Gene Wolfe, Orson Scott Card, and others.

Sunday, 16 December, Year 4 d.Tr. | Author: Mircea Popescu

Twenty five years ago some people were asked to write a brief note for readers in 2012. Behold :


But the Writers of the Future Contest has asked me to read your palm, nevertheless. Twenty-five years is not great length on the scale of the history, and thus I am conservative, limiting myself to the following five predictions—one for each finger. And indeed, they are less prediction than certainty.

• The Thumb—Power: America and the U.S.S.R. preserve an uneasy accord, each testing the other's will within well-defined limits. No major nuclear war has taken place. Soviets are more like Americans (and Americans more like Soviets) than anyone else.

• The Index Finger—Learning: Vestiges of reading, writing, and spelling remain in the curricula of the public schools. Those who can read a few hundred common words are counted literate. The schools train their students for employment—how to report to computers and follow instructions. (Called interaction.) Fifty million adult Americans are less than fluent in English.

• The Fool Finger—Entertainment: Sports and televised dramas are the only commonly available recreations. The dramas are performed by computer-generated images indistinguishable (on screen) from living people. Scenery is provided by the same method. Although science fiction and fantasy characterize the majority of these dramas, they are not so identified.

• The Ring Finger—Love: There is little sex outside marriage, which normally includes a legal contract. A single instance of infidelity is amply sufficient to terminate a marriage, with damages to the aggrieved party; this is a consequence of the two great plagues of the past 25 years. (I do not include the one we call AIDS, because it began well before this was written.) The population of the planet is below six billion. People live in space and on the moon, but their numbers are not significant.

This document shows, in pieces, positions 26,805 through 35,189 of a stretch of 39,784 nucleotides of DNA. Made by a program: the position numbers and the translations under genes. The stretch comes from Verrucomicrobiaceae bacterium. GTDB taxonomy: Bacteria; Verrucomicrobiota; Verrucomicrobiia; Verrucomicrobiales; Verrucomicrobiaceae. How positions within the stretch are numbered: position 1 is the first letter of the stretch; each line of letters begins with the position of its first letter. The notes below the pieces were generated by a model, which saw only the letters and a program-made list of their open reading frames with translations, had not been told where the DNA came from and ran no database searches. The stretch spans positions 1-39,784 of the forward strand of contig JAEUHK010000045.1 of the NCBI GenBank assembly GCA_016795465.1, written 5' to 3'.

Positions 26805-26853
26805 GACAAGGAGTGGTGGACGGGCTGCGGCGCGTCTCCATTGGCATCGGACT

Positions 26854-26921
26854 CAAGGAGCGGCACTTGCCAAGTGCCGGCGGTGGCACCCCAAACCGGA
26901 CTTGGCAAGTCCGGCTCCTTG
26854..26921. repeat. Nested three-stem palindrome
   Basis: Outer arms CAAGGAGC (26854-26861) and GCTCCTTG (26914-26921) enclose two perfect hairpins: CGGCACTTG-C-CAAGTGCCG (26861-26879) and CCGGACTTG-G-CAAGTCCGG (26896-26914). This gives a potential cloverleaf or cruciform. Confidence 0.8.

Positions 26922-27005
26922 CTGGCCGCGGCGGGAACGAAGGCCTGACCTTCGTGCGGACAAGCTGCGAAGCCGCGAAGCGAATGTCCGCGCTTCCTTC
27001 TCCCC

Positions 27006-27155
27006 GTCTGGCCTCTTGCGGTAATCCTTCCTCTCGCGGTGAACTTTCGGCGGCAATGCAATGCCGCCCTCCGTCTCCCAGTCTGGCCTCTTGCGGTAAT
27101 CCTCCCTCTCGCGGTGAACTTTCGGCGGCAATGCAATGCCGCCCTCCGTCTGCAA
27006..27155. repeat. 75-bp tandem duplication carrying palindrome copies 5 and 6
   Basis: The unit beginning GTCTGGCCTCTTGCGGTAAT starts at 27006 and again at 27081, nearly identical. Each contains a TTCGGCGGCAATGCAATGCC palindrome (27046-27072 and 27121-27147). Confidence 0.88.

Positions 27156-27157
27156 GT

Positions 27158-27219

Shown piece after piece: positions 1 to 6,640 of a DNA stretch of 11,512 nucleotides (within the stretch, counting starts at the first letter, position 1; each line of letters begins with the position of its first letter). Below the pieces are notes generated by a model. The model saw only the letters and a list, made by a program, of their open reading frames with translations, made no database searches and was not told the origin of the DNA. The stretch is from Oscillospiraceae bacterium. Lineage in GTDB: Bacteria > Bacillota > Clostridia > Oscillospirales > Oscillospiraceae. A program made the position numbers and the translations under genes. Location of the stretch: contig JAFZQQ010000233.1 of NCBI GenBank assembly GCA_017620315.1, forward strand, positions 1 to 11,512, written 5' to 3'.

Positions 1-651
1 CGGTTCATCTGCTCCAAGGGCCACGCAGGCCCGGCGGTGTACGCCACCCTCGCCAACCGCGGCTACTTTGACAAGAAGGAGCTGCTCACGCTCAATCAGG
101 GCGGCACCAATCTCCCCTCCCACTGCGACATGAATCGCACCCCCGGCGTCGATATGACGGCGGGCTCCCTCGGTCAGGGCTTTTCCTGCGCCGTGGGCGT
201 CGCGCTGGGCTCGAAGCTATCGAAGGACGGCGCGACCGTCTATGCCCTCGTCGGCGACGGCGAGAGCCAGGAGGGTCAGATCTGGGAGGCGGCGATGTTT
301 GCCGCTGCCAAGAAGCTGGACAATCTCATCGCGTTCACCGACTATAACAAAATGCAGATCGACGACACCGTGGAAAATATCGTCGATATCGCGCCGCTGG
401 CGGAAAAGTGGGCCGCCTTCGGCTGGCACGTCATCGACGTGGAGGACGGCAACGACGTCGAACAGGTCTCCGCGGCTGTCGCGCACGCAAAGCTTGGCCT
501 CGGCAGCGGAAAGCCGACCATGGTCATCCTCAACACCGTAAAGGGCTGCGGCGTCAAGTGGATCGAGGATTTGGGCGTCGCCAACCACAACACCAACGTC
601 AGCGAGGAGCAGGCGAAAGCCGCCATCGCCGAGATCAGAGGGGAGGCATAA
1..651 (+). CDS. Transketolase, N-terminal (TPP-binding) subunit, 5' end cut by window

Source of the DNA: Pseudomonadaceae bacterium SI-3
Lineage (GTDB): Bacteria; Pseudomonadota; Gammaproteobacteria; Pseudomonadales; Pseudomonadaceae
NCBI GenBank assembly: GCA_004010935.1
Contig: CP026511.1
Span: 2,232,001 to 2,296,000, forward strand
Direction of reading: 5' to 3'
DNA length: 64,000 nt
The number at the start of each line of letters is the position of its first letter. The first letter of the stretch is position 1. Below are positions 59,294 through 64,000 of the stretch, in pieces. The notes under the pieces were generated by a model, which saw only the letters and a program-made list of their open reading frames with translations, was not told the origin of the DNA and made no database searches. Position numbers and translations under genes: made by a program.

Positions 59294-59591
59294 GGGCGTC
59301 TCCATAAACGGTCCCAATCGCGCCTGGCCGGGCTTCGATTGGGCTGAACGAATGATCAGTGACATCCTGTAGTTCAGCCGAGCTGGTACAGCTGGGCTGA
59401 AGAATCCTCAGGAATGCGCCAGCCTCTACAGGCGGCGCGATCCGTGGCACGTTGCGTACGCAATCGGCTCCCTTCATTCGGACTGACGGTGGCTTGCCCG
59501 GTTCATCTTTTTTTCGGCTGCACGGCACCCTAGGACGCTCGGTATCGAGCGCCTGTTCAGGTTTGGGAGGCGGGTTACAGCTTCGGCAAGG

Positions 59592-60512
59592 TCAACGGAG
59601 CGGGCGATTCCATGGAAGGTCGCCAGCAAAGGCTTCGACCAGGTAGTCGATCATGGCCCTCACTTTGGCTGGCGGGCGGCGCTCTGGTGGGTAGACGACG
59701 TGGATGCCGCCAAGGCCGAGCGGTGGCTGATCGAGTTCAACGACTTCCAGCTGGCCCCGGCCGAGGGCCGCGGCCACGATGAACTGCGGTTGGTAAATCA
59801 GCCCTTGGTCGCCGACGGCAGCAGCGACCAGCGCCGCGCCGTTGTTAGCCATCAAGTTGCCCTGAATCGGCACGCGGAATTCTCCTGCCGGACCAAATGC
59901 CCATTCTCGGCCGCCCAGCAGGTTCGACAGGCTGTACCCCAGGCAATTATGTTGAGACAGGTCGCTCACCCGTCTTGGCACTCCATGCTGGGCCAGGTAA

• The Little Finger—Minority: A literate stratum supplies leadership in government and most (though not all) other fields. Its members are experimenting with sociological simulations that take into account the individual characters and preferences of most of the population. Its aim is to increase the power of the literate class and further limit literacy, without provoking war with the U.S.S.R. or alienating the rising powers—China and the Latin American block. A literate counterculture also exists.

Its products, too, are largely science fiction and fantasy; it tries to broaden the literate base, in part in order that its output can be read. It is of course to you of this counterculture that I write to say, take heart! Twenty-five years is no great length upon the long scale of history. In my time too, the age was dark. But we are summoning the sun.

~Gene Wolfe

Predictions for 2012

We must count ourselves lucky if anyone has leisure enough in 2012 to open this time capsule and care what is inside. In 2012 Americans will see the collapse of Imperial America, the Pax Americana, as having ended with our loss of national will and national selflessness in the 1970s. Worldwide economic collapse will have cost America its dominant world role; but it will not result in Russian hegemony; their economy is too dependent on the world economy to maintain an irresistible military force. A new world order will emerge from famine, disease, and social dislocation: the re-tribalization of Africa, the destruction of the illusion of Islamic unity, the struggle between aristocracy and proletariat in Latin America—without the financial support of the industrialized nations, the old order will be gone. The changes will be as great as those emerging from the fall of Rome, with new power centers emerging wherever stability and security are established. The homogeneity of Israel will probably allow it to survive; Mexico and Japan may change rulers, but they will still be strong. If America is to recover, we must stop pretending to be what we were in 1950, and reorder our values away from pursuit of privilege.

~ Orson Scott Card

It's remarkable to me how it's always the case that any consideration of so called "selflessness" in any shape or form without exception yields failure no matter what's being enteterained, and any reliance on individuality correspondingly yields success, yet everyone, including those with direct experience of this fact continue to ineptly insist.

Forget this bullshit "selflessness" non-notion and be happy already.

Category: SUA care este
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2 Responses

  1. "Those who can read a few hundred common words are counted literate."

    Damn, I'm about as old as the length of this prediction. It describes my public school education spot on.

  2. Mircea Popescu`s avatar
    Mircea Popescu 
    Friday, 28 December 2012

    These people knew stuff.

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